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dc.contributor.authorAzmat, Gen_US
dc.contributor.authorPetrongolo, Ben_US
dc.descriptionLicensed under the Creative Commons Attribution-NonCommercial-NoDerivatives 4.0 International
dc.description.abstractWe discuss the contribution of the experimental literature to the understanding of both traditional and previously unexplored dimensions of gender differences and discuss their bearings on labor market outcomes. Experiments have offered new findings on gender discrimination, and while they have identified a bias against hiring women in some labor market segments, the discrimination detected in field experiments is less pervasive than that implied by the regression approach. Experiments have also offered new insights into gender differences in preferences: women appear to gain less from negotiation, have lower preferences than men for risk and competition, and may be more sensitive to social cues. These gender differences in preferences also have implications in group settings, whereby the gender composition of a group affects team decisions and performance. Most of the evidence on gender traits comes from the lab, and key open questions remain as to the source of gender preferences—nature versus nurture, or their interaction—and their role, if any, in the workplace.en_US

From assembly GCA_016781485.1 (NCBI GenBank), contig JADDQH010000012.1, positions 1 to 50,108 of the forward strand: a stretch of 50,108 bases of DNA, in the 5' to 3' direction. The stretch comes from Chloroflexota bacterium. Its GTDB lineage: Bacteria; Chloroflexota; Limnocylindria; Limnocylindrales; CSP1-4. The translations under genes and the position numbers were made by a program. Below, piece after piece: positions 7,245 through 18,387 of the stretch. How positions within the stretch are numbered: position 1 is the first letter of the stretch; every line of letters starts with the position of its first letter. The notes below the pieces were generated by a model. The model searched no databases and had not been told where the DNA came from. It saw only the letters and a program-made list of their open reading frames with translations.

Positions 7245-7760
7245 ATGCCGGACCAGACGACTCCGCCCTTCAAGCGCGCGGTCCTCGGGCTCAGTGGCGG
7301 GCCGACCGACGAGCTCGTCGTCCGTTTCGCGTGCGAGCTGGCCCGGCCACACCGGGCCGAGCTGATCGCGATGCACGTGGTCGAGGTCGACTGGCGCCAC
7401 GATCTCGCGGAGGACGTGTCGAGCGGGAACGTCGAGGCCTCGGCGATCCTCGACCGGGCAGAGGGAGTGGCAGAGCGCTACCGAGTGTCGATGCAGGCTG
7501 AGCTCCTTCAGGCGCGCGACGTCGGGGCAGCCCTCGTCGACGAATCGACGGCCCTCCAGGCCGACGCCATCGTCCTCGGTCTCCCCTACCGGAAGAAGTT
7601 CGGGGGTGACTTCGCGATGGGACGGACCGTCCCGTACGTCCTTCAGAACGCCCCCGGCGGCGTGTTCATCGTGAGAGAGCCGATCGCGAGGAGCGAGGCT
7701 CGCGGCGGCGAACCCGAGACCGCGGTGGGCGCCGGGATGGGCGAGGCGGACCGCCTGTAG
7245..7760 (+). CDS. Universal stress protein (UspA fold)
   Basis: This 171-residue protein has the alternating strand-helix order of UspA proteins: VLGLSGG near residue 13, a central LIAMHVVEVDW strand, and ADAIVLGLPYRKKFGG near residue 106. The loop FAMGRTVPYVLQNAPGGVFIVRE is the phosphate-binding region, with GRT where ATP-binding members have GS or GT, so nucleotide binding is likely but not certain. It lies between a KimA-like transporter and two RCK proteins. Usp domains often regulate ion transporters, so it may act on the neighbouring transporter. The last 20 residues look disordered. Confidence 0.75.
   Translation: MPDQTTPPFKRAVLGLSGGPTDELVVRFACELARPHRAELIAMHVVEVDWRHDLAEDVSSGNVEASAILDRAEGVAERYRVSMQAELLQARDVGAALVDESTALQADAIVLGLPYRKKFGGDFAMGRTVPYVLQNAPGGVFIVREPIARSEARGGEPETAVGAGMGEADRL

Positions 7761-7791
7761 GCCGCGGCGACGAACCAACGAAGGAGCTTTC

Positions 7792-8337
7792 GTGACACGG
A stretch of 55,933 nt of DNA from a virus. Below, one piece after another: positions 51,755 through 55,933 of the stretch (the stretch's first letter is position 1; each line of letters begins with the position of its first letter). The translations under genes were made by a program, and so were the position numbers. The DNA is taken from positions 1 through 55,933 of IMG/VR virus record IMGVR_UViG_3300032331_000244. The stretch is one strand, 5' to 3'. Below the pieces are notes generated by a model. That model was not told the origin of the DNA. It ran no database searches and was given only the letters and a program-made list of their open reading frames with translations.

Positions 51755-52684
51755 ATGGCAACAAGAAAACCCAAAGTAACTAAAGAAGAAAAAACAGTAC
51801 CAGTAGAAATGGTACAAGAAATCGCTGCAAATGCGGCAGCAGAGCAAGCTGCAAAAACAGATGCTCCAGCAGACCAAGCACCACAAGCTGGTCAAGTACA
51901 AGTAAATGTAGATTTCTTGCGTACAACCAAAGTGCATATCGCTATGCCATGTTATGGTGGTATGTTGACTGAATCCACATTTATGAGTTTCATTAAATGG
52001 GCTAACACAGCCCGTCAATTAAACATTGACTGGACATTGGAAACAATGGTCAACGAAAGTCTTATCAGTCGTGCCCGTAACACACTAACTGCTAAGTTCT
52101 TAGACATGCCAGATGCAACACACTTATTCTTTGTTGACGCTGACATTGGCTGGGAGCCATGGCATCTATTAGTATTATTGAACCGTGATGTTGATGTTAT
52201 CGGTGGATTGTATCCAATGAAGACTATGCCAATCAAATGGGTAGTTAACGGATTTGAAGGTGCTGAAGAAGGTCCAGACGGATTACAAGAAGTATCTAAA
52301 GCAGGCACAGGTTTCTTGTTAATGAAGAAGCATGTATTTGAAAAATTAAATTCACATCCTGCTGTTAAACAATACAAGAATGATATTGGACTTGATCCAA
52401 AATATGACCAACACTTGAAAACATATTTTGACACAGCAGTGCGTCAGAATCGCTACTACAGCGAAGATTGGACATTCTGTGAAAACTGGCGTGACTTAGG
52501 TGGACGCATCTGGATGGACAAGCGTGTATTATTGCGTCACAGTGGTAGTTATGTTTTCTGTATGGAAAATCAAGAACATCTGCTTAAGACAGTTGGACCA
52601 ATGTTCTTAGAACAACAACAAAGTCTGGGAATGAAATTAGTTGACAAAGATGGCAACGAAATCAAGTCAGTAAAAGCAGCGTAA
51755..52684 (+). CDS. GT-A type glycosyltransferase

dc.format.extent32 - 40en_US
dc.subjectJ16 J24 J71 C91 C92 C93en_US
dc.subjectField experimentsen_US
dc.subjectLab experimentsen_US
dc.subjectGender preferencesen_US
dc.titleGender and the labor market: What have we learned from field and lab experiments?en_US
pubs.notesNot knownen_US

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